Corinthian F.C.

Corinthian Football Club was an English amateur football club based in London between 1882 and 1939.[1]

Corinthian fc logo.png
Full nameCorinthian Football Club
Dissolved1939; 83 years ago (1939) (merged with Casuals F.C. to form Corinthian-Casuals FC)
GroundQueen's Club
Crystal Palace
The Oval

Above all, the club is credited with having popularised football around the world,[2] having promoted sportsmanship and fair play, and having championed the ideals of amateurism.[3]

The club was famed for its ethos of "sportsmanship, fair play, [and] playing for the love of the game".[4] Corinthian Spirit, still understood as the highest standard of sportsmanship, is often associated with the side. This spirit was famously summed up in their attitude to penalties; "As far as they were concerned, a gentleman would never commit a deliberate foul on an opponent. So, if a penalty was awarded against the Corinthians, their goalkeeper would stand aside, lean languidly on the goalpost and watch the ball being kicked into his own net. If the Corinthians themselves won a penalty, their captain took a short run-up and gave the ball a jolly good whack, chipping it over the crossbar."[5]

Among others, Real Madrid were inspired to adopt Corinthian's white strip, while Sport Club Corinthians Paulista in Brazil and Zejtun Corinthians in Malta adopted their name.


The club was founded on 28 September 1882 by Nicholas Lane Jackson, Assistant Secretary of the Football Association.[1] At that time, football was still amateur, with the English game dominated by southern clubs. In international football (which had not yet spread beyond the home nations), Scotland prevailed,[6] having won three consecutive matches over England by scores of 5–1, 6–1 and 5–4.

Jackson attributed Scotland's success to "the greater opportunities our opponents over the border [have] of playing together", and aimed to counteract this by forming a club "composed of the best amateur players in the kingdom".[6][1] In order to accomplish this aim, Corinthian F.C. took care to avoid playing matches on Saturdays (when players might be playing for other clubs). The first proposed name for the club was the "Wednesday Club", but this was changed to the "Corinthian Football Club" on the suggestion of Harry Swepstone.[6]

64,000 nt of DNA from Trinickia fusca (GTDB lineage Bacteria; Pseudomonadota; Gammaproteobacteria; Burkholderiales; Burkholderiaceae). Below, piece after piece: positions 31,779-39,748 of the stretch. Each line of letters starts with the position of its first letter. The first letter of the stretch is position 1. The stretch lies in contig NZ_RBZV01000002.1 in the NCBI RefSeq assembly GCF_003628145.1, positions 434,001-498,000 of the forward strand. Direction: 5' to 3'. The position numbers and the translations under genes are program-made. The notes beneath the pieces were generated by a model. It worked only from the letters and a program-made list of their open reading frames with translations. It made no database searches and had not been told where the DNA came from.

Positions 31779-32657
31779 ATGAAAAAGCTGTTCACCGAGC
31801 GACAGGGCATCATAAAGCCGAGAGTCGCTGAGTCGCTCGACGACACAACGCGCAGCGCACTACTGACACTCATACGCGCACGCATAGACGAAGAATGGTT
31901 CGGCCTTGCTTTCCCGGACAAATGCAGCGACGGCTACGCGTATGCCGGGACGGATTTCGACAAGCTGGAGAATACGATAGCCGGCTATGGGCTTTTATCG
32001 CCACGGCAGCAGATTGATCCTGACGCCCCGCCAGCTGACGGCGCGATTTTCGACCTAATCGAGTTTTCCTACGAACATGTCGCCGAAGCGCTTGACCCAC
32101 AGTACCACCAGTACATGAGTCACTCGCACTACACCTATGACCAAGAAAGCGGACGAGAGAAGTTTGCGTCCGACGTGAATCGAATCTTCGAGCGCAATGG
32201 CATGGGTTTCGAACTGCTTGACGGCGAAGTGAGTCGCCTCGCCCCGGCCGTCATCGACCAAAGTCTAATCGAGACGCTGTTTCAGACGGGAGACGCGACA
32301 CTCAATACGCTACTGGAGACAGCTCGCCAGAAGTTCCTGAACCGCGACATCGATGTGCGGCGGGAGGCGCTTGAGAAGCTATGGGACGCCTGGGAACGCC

The Corinthian team of 1896–97

"Within twenty years the Corinthians were to become the greatest and most attractive team that football had then known. With an intelligent nonchalance and in their tailored shirts and well-cut shorts they brought a quality and culture to the game".[7]

Given that the club's constitution declared that it should "not compete for any challenge cup or any prize of any description"[8] the team originally only played friendly matches. An exception was later made for the Sheriff of London's Charity Shield. The club might have won the FA Cup many times had they competed — shortly after Blackburn Rovers beat Queen's Park in the 1884 final, the Corinthians beat Blackburn 8–1.[1] Similarly, against the Bury side that beat Derby County 6–0 in the 1903 final, Corinthian won 10–3.[1] In 1904, Corinthian beat Manchester United 11–3[1] which remains United's biggest ever defeat.